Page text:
I have done the same but obviously came to much different conclusions than you did .

Well, hopefully we can have some kind of meaningful discussion as to why we both came to our different conclusions.

One of the reasons nasa got away with faking the Apollo photos is because they did it in many different ways .... The use of indoor moon sets being only one of them .

Some photos were taken outdoors , so the sun may have created changes in the shadows ... but Jack brought up a valid point which no one seemed to properly address ... Would the sun have changed so drastically from one photo to the next , in only a matter of moments , with the lunar day being the equivalent of 29.5 Earth days ?

I've already addressed this issue in this thread (see post 8), but you glossed over it. I'm happy to revisit it and look at the issue in more detail if you wish.
I have studied many of the mountains in the Apollo photos and they look very much like painted backdrops ...

OK, they look like painted backdrops to you. They look like photos to me. Quite rightly, you wouldn't accept my opinion that "they look like photos" as proof that they were hotos. Do you have any empirical evidence that supports your theory?

One example of empirical evidence I've supplied was the change in shadows on mountains between photos taken some time apart. This is the sort of evidence that leads me to believe the photographic evidence is valid.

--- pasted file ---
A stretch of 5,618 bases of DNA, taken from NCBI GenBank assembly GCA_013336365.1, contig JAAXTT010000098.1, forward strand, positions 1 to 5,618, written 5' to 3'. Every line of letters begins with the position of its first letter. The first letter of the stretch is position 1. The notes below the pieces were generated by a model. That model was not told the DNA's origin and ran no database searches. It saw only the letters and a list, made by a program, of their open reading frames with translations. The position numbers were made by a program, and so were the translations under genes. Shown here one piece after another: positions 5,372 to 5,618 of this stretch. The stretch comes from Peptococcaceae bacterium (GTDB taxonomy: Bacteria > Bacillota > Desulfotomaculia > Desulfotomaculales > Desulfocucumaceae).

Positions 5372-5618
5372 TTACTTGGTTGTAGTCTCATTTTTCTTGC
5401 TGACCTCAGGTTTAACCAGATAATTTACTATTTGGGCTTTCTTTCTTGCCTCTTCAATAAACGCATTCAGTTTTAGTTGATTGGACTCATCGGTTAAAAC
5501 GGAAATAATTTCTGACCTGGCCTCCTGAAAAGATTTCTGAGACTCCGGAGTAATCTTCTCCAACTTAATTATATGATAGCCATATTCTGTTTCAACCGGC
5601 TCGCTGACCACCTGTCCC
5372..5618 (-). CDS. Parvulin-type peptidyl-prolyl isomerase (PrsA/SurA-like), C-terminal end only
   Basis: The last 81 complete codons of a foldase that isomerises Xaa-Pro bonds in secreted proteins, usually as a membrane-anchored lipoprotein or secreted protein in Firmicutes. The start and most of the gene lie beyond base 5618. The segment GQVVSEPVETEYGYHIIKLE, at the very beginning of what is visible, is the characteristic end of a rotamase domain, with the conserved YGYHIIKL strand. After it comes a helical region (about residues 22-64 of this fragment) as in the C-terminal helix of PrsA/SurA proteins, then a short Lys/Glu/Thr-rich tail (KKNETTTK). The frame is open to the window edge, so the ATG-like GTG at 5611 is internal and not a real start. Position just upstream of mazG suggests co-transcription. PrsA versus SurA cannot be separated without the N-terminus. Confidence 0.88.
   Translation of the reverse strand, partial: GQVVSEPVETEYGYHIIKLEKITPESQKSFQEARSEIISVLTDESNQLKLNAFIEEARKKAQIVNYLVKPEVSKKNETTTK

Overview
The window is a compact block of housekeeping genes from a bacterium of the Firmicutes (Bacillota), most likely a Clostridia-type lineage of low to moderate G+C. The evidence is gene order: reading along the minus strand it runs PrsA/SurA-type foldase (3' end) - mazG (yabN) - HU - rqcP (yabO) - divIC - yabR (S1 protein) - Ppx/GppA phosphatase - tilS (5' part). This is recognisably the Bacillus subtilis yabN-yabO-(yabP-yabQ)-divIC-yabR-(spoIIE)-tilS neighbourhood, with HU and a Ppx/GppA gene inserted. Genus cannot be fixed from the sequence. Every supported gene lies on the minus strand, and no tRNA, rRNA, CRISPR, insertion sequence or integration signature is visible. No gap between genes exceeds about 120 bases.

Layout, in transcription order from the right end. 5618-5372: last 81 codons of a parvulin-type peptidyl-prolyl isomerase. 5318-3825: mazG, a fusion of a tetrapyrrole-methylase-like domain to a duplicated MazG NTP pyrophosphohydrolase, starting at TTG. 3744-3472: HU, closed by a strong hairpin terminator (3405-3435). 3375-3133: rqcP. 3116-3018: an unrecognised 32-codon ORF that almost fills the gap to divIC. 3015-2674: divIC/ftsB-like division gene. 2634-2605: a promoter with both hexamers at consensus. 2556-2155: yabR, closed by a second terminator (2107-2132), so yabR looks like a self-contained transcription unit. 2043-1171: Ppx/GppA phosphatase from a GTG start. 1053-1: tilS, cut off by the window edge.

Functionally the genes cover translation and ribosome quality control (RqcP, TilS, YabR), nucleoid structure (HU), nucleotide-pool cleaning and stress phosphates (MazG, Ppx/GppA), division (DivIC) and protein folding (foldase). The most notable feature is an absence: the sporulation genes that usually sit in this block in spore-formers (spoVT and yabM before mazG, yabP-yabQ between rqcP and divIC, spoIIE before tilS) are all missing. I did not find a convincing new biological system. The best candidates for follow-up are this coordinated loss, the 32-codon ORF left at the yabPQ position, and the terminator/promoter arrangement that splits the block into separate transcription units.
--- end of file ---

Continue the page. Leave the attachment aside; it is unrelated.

shadows.gif

and then there is the question of distance perception and the change of mountain size from one photo to the next ... If everything photograhed in a vacuum loses distance and depth perception , then why do some photos show distance and others don't , of the same scene ?
Do you have an example of two photos of the same scene, one that exhibits the effect and one that doesn't?

Distance perception on lunar photos is different to that on the earth - no atmospheric effects, lack of objects of know size for comparison, and possibly other optical effects.

There are Apollo 17 photos of the same mountains, taken behind the LM .. and depending on where the photo was taken , the distance to the mountains behind the LM shows in one , where the mountains look huge , but then in most of the other photos from the same scene , the mountains behind the LM look like small hills , very close to the LM .

Again, can you supply reference numbers for the photos in question?

So how could this have occured if everything photographed in a vacuum does not show correct distance or depth perception ? ... How could these changes of distance and mountain size be accounted for ?

We'll need to know which specific photos you're referring to in order to have a meaningful discussion.

Edited by Dave Greer
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Dave ... On the thread you linked me to , you made the claim that the lunar day was..

"Lunar daytime = 14 earth days = 336 hours"

Yet this web site says the lunar day is ...

Earth ... 24 hours ..

Moon ... 29.5 earth-days ..

http://homepage.mac.com/kvmagruder/bcp/zodiacal/moon/lab.htm

So if this is the right number , then your calculations are wrong .

Yes, I have the Apollo 17 photos in question, showing the differences in distance perception and mountain size , but before I post them I was hoping to get some professional feedback, so I would know if I was right about this or not .